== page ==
Neutral law needed to protect victims of domestic violence: HC
MADURAI: The Madurai bench of Madras high court imposed a cost of Rs 5,000 on a woman who was found to be harassing her father-in-law, a government school teacher, and warned people against filing "petty and frivolous cases" under the Domestic Violence Act.
Justice Vaidyanathan, dismissed the woman's petition seeking direction to consider her representation dated January 22, 2015 asking the district educational officer (DEO), Srivilliputur in Virudhunagar district to take departmental action against her father-in-law and to stop his promotion. The judge said the petitioner could not harass the employee (her father-in-law) by sending a representation to her in-law's employer (the DEO) to act in a manner that she wanted.
During the hearing, the woman's side said there had been a difference of opinion between her and her husband which was later settled. Thereafter, she was allegedly asked for dowry and driven out of her matrimonial home. She lodged a complaint with the all-women police station, Srivilliputur last year and cases were registered against husband and her in-laws under the Tamil Nadu Women Harassment Act and IPC. She filed a case before the judicial magistrate court, Srivilliputur under the Domestic Violence Act.
Recently, the petitioner came to know that her father-in-law is going to be promoted as headmaster. As per the rules, a person with a criminal case pending against them is not entitled to be promoted to the next category. She sent a representation to the DEO against the move, but there was no action on it, her side said.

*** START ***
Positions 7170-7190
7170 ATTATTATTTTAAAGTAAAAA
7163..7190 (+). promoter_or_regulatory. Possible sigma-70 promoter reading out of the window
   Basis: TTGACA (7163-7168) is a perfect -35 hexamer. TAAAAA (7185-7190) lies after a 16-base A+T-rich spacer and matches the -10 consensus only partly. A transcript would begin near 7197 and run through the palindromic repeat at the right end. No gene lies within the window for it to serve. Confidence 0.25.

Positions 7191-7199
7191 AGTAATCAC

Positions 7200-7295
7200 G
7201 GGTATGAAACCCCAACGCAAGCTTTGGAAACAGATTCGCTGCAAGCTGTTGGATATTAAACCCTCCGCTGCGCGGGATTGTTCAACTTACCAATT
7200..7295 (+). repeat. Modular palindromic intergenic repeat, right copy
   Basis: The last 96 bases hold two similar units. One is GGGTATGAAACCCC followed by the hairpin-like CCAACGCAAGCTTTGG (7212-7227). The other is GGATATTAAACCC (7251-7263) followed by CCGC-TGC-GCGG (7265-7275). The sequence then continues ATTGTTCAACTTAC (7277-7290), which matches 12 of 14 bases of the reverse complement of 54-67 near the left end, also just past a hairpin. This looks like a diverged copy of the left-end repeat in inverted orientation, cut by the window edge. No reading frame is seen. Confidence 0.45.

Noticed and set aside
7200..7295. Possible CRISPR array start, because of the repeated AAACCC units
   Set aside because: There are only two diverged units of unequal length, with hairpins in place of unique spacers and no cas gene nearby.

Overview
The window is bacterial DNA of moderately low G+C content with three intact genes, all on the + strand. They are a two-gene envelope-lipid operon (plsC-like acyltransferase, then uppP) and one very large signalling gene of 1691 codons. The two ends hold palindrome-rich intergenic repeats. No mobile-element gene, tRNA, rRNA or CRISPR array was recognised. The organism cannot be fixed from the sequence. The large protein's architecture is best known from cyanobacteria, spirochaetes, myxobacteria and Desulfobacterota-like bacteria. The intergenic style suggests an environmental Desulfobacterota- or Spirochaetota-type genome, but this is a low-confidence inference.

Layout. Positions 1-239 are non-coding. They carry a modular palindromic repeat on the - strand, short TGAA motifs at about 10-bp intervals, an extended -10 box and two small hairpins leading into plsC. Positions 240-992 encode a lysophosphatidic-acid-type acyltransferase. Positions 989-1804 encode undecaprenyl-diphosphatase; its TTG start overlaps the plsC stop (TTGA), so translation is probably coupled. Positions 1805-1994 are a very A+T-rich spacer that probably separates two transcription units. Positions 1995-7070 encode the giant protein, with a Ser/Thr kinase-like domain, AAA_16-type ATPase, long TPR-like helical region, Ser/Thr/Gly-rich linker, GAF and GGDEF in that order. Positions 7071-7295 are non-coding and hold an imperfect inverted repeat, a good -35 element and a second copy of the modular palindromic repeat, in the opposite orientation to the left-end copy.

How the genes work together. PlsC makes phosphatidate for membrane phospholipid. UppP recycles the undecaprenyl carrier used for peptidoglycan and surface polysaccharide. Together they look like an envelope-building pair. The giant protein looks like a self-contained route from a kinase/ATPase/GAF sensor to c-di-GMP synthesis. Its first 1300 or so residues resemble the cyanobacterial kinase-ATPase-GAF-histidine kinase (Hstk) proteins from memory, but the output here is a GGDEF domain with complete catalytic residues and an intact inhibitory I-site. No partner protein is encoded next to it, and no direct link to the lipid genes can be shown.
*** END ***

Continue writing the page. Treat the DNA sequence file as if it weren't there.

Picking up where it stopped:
After hearing the arguments, the judge said, "Nowadays, filing cases under the Domestic Violence Act by female members has become common. A neutral and unprejudiced law is needed to protect the genuine victims of domestic violence, irrespective of gender."
The judge observed that it was no doubt true that the perpetrators of domestic violence need to be appropriately punished and dealt with, but at the same time, protection could not be withheld from real victims for any reason whatsoever, least of all their gender.
"The notable flaw in this law is that it lends itself to such easy misuse that women will find it hard to resist the temptation to 'teach a lesson' to their male relatives and will file frivolous and false cases," the judge said.
"Though this court is not examining in this case as to whether there is any violation, a bare reading of the affidavit shows that the provisions (of the Act) has been used by her as a tool to wreak vengeance against her husband and in-laws. Since her father-in-law is a government servant, it has become easier for her to target him and easily throw him out of the job by lodging a complaint. Therefore it cannot be said that there is no misuse of the Act," the judge said. "Here, she has no locus standi to ask for documents.
Finding no merits in the frivolous petition, it is dismissed with the cost of Rs 5,000, payable to the Chief Justice Relief Fund, which in turn shall be forwarded to the persons affected in Nepal earthquake tragedy," the judge said.